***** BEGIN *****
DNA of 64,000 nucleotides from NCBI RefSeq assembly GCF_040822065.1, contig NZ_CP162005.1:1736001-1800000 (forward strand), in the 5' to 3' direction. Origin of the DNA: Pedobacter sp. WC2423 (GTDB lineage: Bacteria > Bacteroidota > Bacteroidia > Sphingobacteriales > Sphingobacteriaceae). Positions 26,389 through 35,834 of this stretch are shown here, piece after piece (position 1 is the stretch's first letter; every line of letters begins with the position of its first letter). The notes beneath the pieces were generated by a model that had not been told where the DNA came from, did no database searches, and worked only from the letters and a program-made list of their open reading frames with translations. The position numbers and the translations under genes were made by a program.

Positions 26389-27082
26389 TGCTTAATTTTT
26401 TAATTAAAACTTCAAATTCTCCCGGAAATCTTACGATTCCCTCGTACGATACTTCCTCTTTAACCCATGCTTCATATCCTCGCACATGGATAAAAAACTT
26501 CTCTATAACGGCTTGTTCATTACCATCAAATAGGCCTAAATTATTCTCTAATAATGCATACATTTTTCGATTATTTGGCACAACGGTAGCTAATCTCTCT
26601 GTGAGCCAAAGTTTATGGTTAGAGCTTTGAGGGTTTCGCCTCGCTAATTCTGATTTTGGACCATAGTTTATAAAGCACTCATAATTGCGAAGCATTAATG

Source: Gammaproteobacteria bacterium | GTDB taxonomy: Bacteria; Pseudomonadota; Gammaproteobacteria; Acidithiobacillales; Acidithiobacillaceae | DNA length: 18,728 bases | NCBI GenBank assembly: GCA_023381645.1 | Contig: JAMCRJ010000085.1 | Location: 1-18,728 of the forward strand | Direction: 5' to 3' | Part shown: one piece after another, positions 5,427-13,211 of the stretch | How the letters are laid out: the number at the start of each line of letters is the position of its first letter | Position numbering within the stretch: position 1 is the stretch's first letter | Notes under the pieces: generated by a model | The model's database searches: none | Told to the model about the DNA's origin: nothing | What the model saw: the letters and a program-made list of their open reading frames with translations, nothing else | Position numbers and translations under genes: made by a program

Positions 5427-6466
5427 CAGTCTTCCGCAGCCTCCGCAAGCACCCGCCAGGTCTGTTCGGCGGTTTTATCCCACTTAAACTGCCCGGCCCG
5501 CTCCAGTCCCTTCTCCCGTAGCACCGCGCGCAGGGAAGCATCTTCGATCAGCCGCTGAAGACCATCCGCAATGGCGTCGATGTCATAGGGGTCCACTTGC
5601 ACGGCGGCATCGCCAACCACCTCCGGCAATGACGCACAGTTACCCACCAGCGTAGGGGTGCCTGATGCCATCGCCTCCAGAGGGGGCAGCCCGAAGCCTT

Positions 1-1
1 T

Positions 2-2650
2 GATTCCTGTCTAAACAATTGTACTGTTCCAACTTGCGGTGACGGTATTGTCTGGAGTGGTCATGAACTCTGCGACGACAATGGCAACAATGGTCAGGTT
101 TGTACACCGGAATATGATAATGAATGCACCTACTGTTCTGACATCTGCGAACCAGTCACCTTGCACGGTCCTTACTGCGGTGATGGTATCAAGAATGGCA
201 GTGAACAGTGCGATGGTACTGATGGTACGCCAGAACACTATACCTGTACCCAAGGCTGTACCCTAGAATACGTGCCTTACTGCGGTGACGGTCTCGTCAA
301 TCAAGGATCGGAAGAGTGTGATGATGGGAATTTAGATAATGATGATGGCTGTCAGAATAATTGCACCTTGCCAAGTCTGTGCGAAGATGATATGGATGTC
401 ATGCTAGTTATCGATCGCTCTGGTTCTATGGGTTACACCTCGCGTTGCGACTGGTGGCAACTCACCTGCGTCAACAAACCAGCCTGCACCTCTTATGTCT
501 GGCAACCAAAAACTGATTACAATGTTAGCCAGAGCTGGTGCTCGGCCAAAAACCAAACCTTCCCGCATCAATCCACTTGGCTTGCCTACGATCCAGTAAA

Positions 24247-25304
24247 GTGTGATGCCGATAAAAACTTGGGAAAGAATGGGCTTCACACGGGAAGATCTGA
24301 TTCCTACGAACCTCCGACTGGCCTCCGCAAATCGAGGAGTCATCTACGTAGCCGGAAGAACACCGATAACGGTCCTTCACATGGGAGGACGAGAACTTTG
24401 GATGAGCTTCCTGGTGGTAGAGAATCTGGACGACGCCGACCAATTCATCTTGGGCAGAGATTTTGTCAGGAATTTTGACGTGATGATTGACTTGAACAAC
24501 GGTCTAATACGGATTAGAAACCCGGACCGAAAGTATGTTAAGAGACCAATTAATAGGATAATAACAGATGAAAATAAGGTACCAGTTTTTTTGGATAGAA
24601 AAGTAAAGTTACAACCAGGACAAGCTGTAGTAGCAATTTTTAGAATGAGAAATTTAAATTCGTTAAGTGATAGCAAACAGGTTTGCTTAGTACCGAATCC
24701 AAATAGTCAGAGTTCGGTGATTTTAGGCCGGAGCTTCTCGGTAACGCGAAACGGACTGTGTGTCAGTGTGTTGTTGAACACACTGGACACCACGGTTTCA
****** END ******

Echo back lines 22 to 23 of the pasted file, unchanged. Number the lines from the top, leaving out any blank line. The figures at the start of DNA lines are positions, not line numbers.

24247 GTGTGATGCCGATAAAAACTTGGGAAAGAATGGGCTTCACACGGGAAGATCTGA
24301 TTCCTACGAACCTCCGACTGGCCTCCGCAAATCGAGGAGTCATCTACGTAGCCGGAAGAACACCGATAACGGTCCTTCACATGGGAGGACGAGAACTTTG